× Business
TelecomHealthcareDigital MarketingERPRetailMedia and EntertainmentOil and GasFood and BeveragesMarketing and AdvertisingBanking and Insurance
Technology
Big DataCloudIT ServiceSoftwareMobileSecurityNetworkingStorageCyber SecuritySAPData AnalysisloTBio Tech
Platform
Cisco DATABASE Google IBM Juniper Microsoft M2M Oracle Red hat Saas SYMANTEC
Leadership
CEO ReviewCMO ReviewCFO ReviewCompany Review
Magazines
US INDIA ASIA ARCHIVE
Startups Opinion Yearbook Readers Speak Contact Us

Amazon plans on getting a 2nd HQ, cities to bid

siliconreview Amazon plans on getting a 2nd HQ, cities to bid

The e-commerce giant said that it will spend more than $5 billion to build another headquarters in North America. Amazon will stay put in its sprawling Seattle headquarters, and the new space will be "a full equal" with as many as 50,000 jobs, said founder and CEO, Jeff Bezos. The positions will pay an average of more than $100,000 annually, Amazon said.

Cities including Chicago, Dallas and San Diego, along with states like Michigan, were vocal about their interest, the first of many places expected to consider submitting proposals. Amazon has laid out in meticulous detail what it is looking for, even acknowledging that new laws may be required to get the high level of incentives necessary to hold the company’s attention.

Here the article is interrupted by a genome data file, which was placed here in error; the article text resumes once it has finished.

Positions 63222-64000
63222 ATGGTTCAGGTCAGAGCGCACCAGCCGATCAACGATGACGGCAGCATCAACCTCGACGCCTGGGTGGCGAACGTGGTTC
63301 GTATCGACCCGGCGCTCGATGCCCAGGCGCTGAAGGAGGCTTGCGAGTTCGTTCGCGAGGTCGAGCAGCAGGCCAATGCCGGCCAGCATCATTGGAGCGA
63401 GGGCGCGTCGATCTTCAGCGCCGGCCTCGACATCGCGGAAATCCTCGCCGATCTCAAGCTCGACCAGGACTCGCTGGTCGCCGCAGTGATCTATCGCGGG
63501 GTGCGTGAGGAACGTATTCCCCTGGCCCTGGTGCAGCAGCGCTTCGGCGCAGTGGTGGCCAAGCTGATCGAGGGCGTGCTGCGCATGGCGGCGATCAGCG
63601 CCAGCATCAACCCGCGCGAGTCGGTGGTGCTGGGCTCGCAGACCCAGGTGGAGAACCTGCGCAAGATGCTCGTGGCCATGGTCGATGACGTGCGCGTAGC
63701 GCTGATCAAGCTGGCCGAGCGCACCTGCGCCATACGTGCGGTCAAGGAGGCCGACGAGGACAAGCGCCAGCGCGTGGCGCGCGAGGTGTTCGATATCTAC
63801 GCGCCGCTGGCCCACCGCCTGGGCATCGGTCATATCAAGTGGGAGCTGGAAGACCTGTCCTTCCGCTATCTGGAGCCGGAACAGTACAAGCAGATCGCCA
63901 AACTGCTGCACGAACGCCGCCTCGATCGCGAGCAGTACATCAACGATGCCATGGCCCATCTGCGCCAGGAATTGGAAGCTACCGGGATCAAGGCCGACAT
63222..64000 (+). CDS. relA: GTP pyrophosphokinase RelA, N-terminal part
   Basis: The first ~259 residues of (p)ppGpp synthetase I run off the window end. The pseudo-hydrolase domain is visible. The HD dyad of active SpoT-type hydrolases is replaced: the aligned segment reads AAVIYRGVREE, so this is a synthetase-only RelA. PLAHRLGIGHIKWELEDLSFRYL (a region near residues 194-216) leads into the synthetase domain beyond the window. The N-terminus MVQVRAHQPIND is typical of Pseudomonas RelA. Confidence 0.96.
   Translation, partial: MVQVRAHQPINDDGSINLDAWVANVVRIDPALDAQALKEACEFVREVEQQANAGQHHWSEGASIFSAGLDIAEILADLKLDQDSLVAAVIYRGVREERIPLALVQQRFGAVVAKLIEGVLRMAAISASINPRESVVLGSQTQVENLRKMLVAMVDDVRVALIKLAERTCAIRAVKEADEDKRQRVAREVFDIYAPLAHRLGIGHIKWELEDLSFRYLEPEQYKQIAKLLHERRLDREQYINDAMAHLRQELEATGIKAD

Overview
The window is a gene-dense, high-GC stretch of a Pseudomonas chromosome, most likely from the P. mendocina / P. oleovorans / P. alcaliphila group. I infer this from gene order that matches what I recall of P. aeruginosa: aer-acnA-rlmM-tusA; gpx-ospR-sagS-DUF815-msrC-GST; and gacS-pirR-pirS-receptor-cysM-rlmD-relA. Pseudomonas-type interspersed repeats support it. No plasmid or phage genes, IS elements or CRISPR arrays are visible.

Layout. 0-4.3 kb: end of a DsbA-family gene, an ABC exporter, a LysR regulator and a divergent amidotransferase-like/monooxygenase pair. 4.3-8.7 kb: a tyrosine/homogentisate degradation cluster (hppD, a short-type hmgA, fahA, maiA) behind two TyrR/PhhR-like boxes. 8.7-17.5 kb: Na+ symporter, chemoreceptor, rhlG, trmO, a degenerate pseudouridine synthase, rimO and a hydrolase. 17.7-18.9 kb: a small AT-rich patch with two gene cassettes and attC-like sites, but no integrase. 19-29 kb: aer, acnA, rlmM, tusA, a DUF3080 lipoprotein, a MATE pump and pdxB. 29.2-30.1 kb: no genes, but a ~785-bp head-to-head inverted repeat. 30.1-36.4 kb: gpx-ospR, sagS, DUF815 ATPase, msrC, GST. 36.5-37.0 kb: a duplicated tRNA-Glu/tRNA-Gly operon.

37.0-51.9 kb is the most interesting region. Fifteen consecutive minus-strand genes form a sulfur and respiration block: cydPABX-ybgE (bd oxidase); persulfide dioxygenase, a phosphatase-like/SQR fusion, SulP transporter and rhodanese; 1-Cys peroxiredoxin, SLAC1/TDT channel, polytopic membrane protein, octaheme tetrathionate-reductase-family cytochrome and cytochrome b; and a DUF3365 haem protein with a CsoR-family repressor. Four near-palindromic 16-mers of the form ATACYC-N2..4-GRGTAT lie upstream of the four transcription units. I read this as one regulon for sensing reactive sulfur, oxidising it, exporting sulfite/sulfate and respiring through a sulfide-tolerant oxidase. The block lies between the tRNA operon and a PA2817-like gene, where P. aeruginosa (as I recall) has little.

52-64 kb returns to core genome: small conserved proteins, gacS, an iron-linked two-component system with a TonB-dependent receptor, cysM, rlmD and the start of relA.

Those considerations and more are laid out in Amazon’s detailed wish list for its new project, which it is calling HQ2. In addition to a metropolitan area with more than one million residents, Amazon insists that its new project have on-site access to mass transit, a commute of 45 minutes or less to an international airport and easy access to a major highway or arterial road — no more than two miles.

The move for proposal requests follows other big-name tech companies shopping around for sites to place its buildings and factories. Notably, Tesla asked local governments for millions in incentives before settling on Nevada for its tax benefits which could total nearly $1.3 billion over the next 20 years. Meanwhile, Wisconsin lured Apple supplier Foxconn to open a production factory there by offering up to $3 billion in tax breaks over 15 years.

YOU MIGHT ALSO LIKE::

ENROLL FOR UPCOMING ISSUE